Monday, November 28, 2011

David Jones

David Jones (1895—1974) is a modernist poet, of Welsh heritage, who lived in London. His work was highly praised by influential contemporaries such as T.S. Eliot. More recently, Edward Lucie-Smith mentioned, “The extreme complexity of David Jones’s work...” in his introduction to Jones in British Poetry Since 1945 — calling him a “twentieth century equivalent of William Blake.”

Jones served as an infantryman in World War I and was wounded in the Battle of the Somme. He fictionalized his experience in his first extensive poem, In Parenthesis, in which he seeks to encapsulate military experience from the beginning of time.

His second major work, The Anathemata, reflects his faith, and his understanding of art. Jones believed that art should be a form of worship, and that worship is a form of art. W.H. Auden called The Anathemata, “one of the most important poems of our times.”

A, a, a, Domine Deus

I said, Ah! what shall I write?
I inquired up and down
------------(He's tricked me before
with his manifold lurking-places.)
I looked for His symbol at the door.
I have looked for a long while
------------at the textures and contours.
I have run a hand over the trivial intersections.
I have journeyed among the dead forms
------------causation projects from pillar to pylon.
I have tired the eyes of the mind
------------regarding the colours and lights.
I have felt for His wounds
------------in nozzles and containers.
I have wondered for the automatic devices.
I have tested the inane patterns
------------without prejudice.
I have been on my guard
------------not to condemn the unfamiliar.
For it is easy to miss Him
------------at the turn of a civilisation.
I have watched the wheels go round in case I might see the living creatures like the appearance of lamps, in case I might see the Living God projected from the machine. I have said to the perfected steel, be my sister and for the glassy towers I thought I felt some beginnings of His creature, but A,a,a, Domine Deus, my hands found the glazed work unrefined and the terrible crystal a stage-paste . . . Eia, Domine Deus.

Entry written by D.S. Martin. He is the award-winning author of the poetry collections Poiema (Wipf & Stock) and So The Moon Would Not Be Swallowed (Rubicon Press). They are both available at: www.dsmartin.ca

Monday, November 21, 2011

Anna Kamieńska

Anna Kamieńska (1920–1986), like Czeslaw Milosz, lived through the Nazi occupation of Poland, and the difficult years under communism. Her poetry doesn’t describe the inhumanity of those times, but concentrates on essential, lasting things. Her husband — the poet Jan Śpiewak — died prematurely of cancer in 1967, and left Kamieńska in search of answers. In 1970 she wrote in her notebook, “I was looking for the dead, and I found God.”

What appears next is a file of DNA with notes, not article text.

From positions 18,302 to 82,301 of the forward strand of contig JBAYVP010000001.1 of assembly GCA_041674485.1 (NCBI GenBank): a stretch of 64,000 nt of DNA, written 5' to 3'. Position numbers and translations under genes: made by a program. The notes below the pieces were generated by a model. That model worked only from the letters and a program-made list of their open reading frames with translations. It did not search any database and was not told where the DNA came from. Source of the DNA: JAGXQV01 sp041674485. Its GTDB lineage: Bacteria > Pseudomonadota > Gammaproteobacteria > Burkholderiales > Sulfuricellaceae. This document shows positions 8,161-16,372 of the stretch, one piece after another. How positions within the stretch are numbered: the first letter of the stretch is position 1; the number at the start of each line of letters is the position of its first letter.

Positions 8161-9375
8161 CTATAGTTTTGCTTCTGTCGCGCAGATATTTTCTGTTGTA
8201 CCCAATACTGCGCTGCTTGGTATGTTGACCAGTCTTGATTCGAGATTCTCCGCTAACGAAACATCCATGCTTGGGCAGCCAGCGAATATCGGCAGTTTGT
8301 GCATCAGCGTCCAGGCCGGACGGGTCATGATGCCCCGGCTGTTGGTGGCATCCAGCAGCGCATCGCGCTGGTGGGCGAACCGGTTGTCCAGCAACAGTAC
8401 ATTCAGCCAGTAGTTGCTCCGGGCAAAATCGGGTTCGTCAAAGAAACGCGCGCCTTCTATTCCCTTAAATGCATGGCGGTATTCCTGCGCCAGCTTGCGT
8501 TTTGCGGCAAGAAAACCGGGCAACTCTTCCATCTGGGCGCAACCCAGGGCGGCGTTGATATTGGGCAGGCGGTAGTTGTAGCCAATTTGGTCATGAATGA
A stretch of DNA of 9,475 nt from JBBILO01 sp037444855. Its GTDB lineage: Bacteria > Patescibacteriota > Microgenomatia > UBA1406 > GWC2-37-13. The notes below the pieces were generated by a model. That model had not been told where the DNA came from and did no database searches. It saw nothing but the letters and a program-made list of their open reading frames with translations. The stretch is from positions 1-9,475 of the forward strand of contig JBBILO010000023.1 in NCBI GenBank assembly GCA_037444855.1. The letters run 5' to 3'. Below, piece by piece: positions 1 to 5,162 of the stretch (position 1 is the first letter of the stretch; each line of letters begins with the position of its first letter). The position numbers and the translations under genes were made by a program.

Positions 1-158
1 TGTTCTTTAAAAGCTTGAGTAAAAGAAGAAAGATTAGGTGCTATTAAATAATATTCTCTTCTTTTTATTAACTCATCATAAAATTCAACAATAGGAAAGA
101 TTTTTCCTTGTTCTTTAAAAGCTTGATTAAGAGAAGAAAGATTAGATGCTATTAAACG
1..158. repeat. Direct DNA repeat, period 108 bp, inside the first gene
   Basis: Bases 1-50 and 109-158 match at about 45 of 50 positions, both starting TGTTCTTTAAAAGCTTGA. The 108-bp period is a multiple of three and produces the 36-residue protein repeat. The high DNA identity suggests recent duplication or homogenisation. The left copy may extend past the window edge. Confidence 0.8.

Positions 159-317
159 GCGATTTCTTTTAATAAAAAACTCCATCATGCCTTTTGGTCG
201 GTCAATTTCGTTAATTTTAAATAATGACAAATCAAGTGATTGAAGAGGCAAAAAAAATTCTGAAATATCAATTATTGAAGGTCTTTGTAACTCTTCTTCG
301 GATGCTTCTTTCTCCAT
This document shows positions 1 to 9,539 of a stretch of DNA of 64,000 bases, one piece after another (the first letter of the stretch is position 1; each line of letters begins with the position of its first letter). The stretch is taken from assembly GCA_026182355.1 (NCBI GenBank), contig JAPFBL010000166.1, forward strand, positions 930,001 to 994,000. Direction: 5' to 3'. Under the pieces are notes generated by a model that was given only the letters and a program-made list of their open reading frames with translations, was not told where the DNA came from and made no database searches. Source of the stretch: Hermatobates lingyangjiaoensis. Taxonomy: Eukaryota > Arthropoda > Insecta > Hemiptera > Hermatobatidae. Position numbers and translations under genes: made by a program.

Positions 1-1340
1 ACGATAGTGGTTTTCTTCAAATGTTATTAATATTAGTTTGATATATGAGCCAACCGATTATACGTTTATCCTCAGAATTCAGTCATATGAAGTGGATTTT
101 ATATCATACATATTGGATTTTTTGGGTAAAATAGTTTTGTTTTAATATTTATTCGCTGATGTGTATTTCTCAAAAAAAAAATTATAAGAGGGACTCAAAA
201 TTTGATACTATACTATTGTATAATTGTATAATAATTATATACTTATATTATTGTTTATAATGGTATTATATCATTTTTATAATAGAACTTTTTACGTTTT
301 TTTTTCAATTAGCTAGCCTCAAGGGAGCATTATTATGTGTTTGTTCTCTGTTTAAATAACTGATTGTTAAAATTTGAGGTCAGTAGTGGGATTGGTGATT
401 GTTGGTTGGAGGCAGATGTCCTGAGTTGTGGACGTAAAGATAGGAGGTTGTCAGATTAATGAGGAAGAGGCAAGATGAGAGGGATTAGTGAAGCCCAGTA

During the 1970s the Polish government tried to silence her, and suppress her work, because they saw her as part of the democratic movement. Even so, she has written twenty books of poetry, and many biblical commentaries. In 2007 Paraclete Press released a collection of her poems, translated into English by Grażyna Drabik and David Curson, called Astonishments. This book demonstrates her hard-earned faith, nurtured through honest questioning and doubt, as exemplified in the following poems.

A Prayer

Out of a spark and out of dust make me again
again plant trees in my paradise
once more give me the sky over my head

So I could deny You with my reason
call you forth with all my tears
find You like love with my lips

Lack Of Faith

Yes
even when I don’t believe
there is a place in me
inaccessible to unbelief
a patch of wild grace
a stubborn preserve
impenetrable
pain untouched sleeping in the body
music that builds its nest in silence

Entry written by D.S. Martin. He is the award-winning author of the poetry collections Poiema (Wipf & Stock) and So The Moon Would Not Be Swallowed (Rubicon Press). They are both available at: www.dsmartin.ca

Monday, November 14, 2011

Charles Kingsley

Charles Kingsley (1819—1875) was an English priest known for such novels as Westward Ho!, for his political essays, for his poetry, and for his collections of sermons. Kingsley was involved in the Christian Socialist movement, and often wrote his novels to expose injustice.